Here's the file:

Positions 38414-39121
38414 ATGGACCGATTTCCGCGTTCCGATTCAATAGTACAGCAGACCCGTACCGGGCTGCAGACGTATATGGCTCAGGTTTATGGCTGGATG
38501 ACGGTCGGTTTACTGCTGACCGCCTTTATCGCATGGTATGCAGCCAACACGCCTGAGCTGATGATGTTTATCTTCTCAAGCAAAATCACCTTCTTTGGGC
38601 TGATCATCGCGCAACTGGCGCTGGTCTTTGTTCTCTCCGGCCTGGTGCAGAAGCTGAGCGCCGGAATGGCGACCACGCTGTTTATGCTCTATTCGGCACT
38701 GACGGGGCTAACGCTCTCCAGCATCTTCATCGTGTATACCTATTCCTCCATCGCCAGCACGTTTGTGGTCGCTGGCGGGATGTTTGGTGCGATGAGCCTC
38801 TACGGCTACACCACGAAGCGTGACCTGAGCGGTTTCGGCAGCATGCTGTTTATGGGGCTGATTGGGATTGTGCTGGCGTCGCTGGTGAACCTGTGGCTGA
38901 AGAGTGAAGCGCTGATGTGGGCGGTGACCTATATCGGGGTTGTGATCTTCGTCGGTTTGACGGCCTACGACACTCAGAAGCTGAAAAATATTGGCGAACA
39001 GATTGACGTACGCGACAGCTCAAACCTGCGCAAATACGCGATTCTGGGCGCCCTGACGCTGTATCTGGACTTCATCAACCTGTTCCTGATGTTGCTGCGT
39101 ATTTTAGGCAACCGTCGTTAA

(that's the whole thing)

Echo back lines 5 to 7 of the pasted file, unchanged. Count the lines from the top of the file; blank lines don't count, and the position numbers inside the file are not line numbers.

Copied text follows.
38701 GACGGGGCTAACGCTCTCCAGCATCTTCATCGTGTATACCTATTCCTCCATCGCCAGCACGTTTGTGGTCGCTGGCGGGATGTTTGGTGCGATGAGCCTC
38801 TACGGCTACACCACGAAGCGTGACCTGAGCGGTTTCGGCAGCATGCTGTTTATGGGGCTGATTGGGATTGTGCTGGCGTCGCTGGTGAACCTGTGGCTGA
38901 AGAGTGAAGCGCTGATGTGGGCGGTGACCTATATCGGGGTTGTGATCTTCGTCGGTTTGACGGCCTACGACACTCAGAAGCTGAAAAATATTGGCGAACA